All of the building projects in Irakli are approved and soon will start. One of the projects is financed by AKB Forest, led by former member of the communist regime.
I mentioned the EU Network NATURA2000 and that many activists (both NGO and grassroots) have accepted it as the only chance to protect the natural environment. But what is it briefly? It is basically a network that is supposed to exist in all EU member states consisting of protected territories, where the survivor of a certain part of some endangered species has to be observed and it is backed by two EU directives. The territories themselves had to be offered by experts from the NGOs and the state to approve them. Last year a large campaign started with the idea to back up the territories that had been proposed by the NGOs to the State and what happened in the end is that the State had accepted a much lower percentage than what the NGOs had expected. The effectiveness of NATURA2000 network could of course be arguable.
The case with Stranja in the summer of 2007
This is where most certainly everyone here felt a change. On 29 June the status of the natural park Stranja had been removed by the High Court Council, after the company that started the trial – "Crash2000" – won the trial it had started few months before. Natural Park Stranja is may be the one with the most wildlife and preserved natural environment here so it was not unexpected that people got so angry. Very soon after the news different protests in different cities took place. The first 3 of them were the so called "flash mobs". On the second protest about 400 people blockaded the main crossroad in the capitol Sofia for 30-40 minutes. 35 people were arrested. Different actions went on throughout all the country for some weeks, and even there were no more blockades, many of the actions were "without permit", which here is considered a bit as a revolutionary act. The number of actions for such a short time, the fact that they were happening everywhere in the country as well as the way they were organized, was something that was unseen here after (and surely at the times of) the bolshevist dictatorship. This campaign managed to cause some pressure towards the state and in the end there was a decision by the Parliament that lead to the "return" of the status of Natural Park Stranja. This was very inspiring for people as they saw a direct effect of their actions, but still that was no victory first because on the way that it was made – the law the Parliament passed is very arguable – as well as that now the situation with the illegal construction of the hotel by "Crash2000" is just what it used to be two months ago. Still people went on passed that and accepted their struggle as a struggle for the entire natural environment in Bulgaria. On the day of the decision of the Parliament there was probably one of the biggest demonstrations in the recent history of Bulgaria, which was organized without the involvement of any of the authoritarian structures, where more than 2000 marched in Sofia to say "Nature, Not Concrete". The struggle is really going towards a direction of expansion in order to be able to cover all the environmental and nature preserving topics on a nation-wide level.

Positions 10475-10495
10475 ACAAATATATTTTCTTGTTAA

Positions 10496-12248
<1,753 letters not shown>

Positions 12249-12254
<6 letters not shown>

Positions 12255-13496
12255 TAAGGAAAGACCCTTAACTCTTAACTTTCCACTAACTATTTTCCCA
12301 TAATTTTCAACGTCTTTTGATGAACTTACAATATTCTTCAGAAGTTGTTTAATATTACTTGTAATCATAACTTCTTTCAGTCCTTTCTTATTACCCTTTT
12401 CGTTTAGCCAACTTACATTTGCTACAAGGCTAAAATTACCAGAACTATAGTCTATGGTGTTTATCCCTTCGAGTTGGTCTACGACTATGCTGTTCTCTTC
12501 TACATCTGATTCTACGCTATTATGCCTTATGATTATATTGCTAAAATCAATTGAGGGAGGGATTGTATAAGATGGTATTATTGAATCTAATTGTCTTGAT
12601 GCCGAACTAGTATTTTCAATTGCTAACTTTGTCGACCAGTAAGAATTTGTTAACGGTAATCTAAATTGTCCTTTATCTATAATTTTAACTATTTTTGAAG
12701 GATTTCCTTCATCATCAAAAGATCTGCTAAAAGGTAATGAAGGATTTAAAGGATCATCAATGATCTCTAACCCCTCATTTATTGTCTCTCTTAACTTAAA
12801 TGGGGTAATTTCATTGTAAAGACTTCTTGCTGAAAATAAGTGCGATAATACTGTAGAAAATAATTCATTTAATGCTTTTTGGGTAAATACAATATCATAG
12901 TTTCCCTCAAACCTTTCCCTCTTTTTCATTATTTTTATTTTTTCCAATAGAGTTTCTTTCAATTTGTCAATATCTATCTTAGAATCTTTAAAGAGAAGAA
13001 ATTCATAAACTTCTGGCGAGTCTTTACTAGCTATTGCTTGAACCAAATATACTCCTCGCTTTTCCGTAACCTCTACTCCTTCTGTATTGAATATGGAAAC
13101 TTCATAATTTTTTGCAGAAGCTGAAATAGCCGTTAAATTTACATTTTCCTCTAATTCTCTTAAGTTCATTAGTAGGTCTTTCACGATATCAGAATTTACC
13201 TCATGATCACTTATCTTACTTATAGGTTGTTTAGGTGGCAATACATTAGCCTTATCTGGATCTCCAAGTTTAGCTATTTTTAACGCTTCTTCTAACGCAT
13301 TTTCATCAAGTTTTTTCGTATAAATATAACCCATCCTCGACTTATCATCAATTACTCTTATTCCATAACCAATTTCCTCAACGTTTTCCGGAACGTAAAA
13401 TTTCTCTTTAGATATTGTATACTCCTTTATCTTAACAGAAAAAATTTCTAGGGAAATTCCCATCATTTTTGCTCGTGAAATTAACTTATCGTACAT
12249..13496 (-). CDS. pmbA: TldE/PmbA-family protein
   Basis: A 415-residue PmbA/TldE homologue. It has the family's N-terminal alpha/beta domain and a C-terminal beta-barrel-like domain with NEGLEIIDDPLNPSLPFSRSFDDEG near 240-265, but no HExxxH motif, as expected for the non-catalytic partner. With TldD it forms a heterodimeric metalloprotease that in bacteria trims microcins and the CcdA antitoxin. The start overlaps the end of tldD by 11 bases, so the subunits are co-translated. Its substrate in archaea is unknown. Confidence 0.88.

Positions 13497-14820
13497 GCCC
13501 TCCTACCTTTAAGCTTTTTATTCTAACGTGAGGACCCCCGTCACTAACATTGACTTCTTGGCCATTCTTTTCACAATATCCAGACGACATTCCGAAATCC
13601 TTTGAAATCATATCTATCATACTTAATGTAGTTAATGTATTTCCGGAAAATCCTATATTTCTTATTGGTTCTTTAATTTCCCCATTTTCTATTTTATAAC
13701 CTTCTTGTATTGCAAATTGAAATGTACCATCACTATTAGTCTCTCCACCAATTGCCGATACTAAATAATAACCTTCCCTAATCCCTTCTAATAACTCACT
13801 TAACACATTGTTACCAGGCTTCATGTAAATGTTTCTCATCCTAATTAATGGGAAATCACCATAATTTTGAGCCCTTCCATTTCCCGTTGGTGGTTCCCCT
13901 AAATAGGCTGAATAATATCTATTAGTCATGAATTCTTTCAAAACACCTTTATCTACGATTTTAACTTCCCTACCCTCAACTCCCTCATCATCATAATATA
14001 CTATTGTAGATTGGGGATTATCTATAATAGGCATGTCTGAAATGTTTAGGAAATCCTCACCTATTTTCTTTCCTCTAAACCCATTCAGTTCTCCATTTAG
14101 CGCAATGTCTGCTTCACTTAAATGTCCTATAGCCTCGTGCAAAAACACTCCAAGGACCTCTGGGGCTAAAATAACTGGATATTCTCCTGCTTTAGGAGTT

There are a lot of other and even bigger building projects ("Super Borovetz" and "Panichishte" in Rila Mountain). The investors here are also big corporations, which come from off-shore zones and work with local capitalists with totalitarian past. The protests against them already started – on 29th of August another crossroad was blocked for an hour. One person with his two dogs was arrested for no reason.
What is the position of the anarchists in all this?
(No "official" position, but something like a opinion of collectives such as "Katarzis", autonomous anti-authoritarian group "AnarhoSaprotiva", "Ecotopia" infoshop in Razgrad, who try to work closely together very positive, which are trying to help with little things and to show solidarity.)
Certainly there are lots of people with different forms of horizontal views within the movement, but we have to acknowledge the fact that it is not the only case. There have been talks about the formation of a new political party by some of the NGO leaders (they see it as a way to make a change), some people were speaking on behalf of the movement etc … As well there is a huge difference between the NGOs, like for example environmental association "Za Zemiata" ("For The Earth") – the only horizontalist NGO in Bulgaria, often seems to be interested in forms of direct action, helps with and organizes street protests and actions, works together with grassroots activist groups initiatives (such as RoR-Samba band Sofia), etc, while there are those NGOs that are very professionally oriented (they see their work as just a "job") and there are those which are really authoritarian and tied with the authority as well… But at the moment there is no open conflict between views and they coexist together as people are trying to find solutions. In its roots this movement is from below, even though the thinking of most of the people involved is not so radical.
The movement has also some problems. A lot of the people are in some way with patriotically-nationalistic thinking (some even singing the national anthem on the biggest protest), which is a potential problem. The depolitisation of politics is another problem – a lot of people from the eco-movement define themselves as apolitical, turn quite easily to simplistic right wing solutions ("free market" promises, EU savior from above or nationalistic nonsense) and try to find solutions within the capitalist system.
Environmental problems are more than what people could cover, so the only way to succeed would be when the movement understands that it has to be part of a wider movement of the struggle against capitalism.
autonomous anti-authoritarian group "AnarhoSaprotiva"